An impressive corner chair is a new addition to our Revolutionary Characters exhibit! This exhibit highlights the daily lives of colonial subjects as they navigated Boston on the cusp of the American Revolution, and uses artifacts and documents to prompt visitors to draw connections to their own daily lives. The corner chair has recently been installed by Kathy Mulvaney, our Director of Education and Exhibitions, in a case on "Colonial Commuters."
In the 1770s, Boston's population was approximately 20,000 and was also full of men and women traveling from towns near and far for work or opportunities. But how does a corner chair tell the story of these commuters? To answer that question, we need to back up a little and explain Representative's Hall, the room within the Old State House where the exhibit is located. As its name suggests, this is the space that the Massachusetts House of Representatives met in from 1713 until 1774. Over one hundred individuals from towns throughout Massachusetts commuted into Boston to participate in legislative sessions that occurred twice a year. The owner of the chair, Timothy Ruggles, was one such commuter, serving in the House of Representatives from 1754 until 1770.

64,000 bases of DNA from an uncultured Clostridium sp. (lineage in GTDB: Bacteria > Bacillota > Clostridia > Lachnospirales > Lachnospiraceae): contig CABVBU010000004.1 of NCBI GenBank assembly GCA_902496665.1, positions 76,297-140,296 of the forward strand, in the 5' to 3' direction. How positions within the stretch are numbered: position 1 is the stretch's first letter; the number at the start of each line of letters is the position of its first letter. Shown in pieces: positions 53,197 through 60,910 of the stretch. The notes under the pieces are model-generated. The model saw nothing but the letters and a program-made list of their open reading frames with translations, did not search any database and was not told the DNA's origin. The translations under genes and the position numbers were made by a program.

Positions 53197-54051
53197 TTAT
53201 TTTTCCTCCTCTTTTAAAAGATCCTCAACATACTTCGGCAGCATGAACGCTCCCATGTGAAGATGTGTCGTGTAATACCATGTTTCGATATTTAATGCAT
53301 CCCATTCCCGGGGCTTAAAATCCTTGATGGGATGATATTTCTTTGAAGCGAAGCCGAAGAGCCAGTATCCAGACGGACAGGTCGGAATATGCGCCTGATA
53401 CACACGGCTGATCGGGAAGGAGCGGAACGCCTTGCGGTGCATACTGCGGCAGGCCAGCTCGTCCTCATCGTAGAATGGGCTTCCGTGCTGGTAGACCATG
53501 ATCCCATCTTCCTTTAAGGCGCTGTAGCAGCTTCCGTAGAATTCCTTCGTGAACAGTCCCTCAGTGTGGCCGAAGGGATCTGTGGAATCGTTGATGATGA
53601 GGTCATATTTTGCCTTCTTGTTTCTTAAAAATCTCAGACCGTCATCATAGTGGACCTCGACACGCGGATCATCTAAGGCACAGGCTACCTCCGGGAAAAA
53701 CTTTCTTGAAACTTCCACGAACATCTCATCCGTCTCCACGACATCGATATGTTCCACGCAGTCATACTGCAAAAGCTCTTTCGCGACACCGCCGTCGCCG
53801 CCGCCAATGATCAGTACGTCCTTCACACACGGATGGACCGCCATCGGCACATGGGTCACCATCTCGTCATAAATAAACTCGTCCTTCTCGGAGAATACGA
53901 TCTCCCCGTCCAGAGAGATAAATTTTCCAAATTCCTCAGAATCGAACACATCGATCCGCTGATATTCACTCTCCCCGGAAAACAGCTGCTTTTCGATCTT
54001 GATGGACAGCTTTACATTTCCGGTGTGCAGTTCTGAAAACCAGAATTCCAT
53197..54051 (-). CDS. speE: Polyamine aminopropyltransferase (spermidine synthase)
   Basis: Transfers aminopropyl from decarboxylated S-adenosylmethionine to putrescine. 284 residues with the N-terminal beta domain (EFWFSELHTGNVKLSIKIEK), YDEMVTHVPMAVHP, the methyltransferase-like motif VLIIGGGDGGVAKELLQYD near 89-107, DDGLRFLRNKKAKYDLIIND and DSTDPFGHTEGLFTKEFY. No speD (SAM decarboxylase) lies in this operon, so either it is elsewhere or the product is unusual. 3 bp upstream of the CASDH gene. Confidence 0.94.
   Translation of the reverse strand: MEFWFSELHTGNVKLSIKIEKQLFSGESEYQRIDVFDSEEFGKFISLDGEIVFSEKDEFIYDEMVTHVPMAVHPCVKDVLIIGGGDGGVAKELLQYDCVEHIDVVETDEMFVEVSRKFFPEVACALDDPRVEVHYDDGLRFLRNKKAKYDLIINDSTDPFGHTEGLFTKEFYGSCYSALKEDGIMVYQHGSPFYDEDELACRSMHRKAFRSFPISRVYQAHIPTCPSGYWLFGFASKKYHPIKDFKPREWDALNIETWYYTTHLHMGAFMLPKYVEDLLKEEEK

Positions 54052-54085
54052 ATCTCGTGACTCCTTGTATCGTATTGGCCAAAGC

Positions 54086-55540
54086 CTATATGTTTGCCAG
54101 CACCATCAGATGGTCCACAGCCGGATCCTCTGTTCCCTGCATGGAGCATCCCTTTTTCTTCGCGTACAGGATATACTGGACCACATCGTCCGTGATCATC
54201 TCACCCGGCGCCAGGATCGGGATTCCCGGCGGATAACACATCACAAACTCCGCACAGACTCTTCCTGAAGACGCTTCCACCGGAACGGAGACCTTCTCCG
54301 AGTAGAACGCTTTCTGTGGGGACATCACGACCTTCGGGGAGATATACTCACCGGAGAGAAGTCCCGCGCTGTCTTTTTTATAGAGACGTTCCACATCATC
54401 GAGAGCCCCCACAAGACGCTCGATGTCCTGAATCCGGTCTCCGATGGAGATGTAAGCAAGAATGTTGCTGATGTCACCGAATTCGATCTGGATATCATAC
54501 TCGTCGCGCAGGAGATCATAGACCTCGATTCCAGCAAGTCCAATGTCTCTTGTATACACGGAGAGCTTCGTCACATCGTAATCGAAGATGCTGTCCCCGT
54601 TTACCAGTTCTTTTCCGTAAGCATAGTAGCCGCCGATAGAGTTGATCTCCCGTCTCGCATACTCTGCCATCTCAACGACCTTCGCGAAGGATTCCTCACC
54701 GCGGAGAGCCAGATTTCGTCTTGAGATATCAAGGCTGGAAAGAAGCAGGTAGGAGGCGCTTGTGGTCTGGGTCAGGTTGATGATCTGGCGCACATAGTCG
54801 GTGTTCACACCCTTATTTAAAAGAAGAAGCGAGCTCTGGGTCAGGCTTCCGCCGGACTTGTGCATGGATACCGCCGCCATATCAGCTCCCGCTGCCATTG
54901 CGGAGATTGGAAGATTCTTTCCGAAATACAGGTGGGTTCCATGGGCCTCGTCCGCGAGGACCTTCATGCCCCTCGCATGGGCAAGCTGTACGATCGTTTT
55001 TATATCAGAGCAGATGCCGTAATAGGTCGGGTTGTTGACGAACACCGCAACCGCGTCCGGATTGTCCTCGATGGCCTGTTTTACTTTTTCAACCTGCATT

Ruggles lived in Hardwick, Massachusetts and left the comforts of home behind when he commuted into Boston. One of these comforts was this fashionable three-legged corner chair, made of mahogany and with a leather seat. The 18th century chair is in the Queen Anne style, in a design that was imported from England and was popular in the colonies between 1725 and 1760. The Society received the chair as a donation from Mr. S. R. Ruggles in 1945 and we are excited for the opportunity to have it on display.
Stop into the Old State House to see this chair in person, along with the other artifacts in our Revolutionary Characters exhibit. And stay tuned to the blog - in a future post, Nat Sheidley, our Historian and Director of Public History, will dig deeper into the interesting story of Timothy Ruggles.